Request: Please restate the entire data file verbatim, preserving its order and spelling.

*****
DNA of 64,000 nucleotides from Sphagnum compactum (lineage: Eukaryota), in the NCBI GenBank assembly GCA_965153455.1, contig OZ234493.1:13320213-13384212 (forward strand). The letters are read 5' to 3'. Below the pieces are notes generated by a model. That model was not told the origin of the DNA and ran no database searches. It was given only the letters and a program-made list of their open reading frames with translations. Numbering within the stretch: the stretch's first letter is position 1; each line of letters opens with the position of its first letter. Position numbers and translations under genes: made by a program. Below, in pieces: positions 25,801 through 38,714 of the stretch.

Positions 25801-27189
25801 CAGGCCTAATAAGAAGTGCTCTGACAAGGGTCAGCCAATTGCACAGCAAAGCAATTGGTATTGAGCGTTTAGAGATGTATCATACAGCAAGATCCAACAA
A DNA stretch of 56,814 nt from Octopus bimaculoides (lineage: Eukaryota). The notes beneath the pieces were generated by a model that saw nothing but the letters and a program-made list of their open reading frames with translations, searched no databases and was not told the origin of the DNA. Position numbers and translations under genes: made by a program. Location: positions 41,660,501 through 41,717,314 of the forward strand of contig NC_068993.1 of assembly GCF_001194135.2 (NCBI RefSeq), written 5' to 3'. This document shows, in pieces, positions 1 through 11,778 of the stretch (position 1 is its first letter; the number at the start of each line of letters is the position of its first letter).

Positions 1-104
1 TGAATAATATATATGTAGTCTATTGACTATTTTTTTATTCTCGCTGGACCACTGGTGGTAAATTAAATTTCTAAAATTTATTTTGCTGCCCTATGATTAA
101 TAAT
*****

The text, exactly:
DNA of 64,000 nucleotides from Sphagnum compactum (lineage: Eukaryota), in the NCBI GenBank assembly GCA_965153455.1, contig OZ234493.1:13320213-13384212 (forward strand). The letters are read 5' to 3'. Below the pieces are notes generated by a model. That model was not told the origin of the DNA and ran no database searches. It was given only the letters and a program-made list of their open reading frames with translations. Numbering within the stretch: the stretch's first letter is position 1; each line of letters opens with the position of its first letter. Position numbers and translations under genes: made by a program. Below, in pieces: positions 25,801 through 38,714 of the stretch.

Positions 25801-27189
25801 CAGGCCTAATAAGAAGTGCTCTGACAAGGGTCAGCCAATTGCACAGCAAAGCAATTGGTATTGAGCGTTTAGAGATGTATCATACAGCAAGATCCAACAA
A DNA stretch of 56,814 nt from Octopus bimaculoides (lineage: Eukaryota). The notes beneath the pieces were generated by a model that saw nothing but the letters and a program-made list of their open reading frames with translations, searched no databases and was not told the origin of the DNA. Position numbers and translations under genes: made by a program. Location: positions 41,660,501 through 41,717,314 of the forward strand of contig NC_068993.1 of assembly GCF_001194135.2 (NCBI RefSeq), written 5' to 3'. This document shows, in pieces, positions 1 through 11,778 of the stretch (position 1 is its first letter; the number at the start of each line of letters is the position of its first letter).

Positions 1-104
1 TGAATAATATATATGTAGTCTATTGACTATTTTTTTATTCTCGCTGGACCACTGGTGGTAAATTAAATTTCTAAAATTTATTTTGCTGCCCTATGATTAA
101 TAAT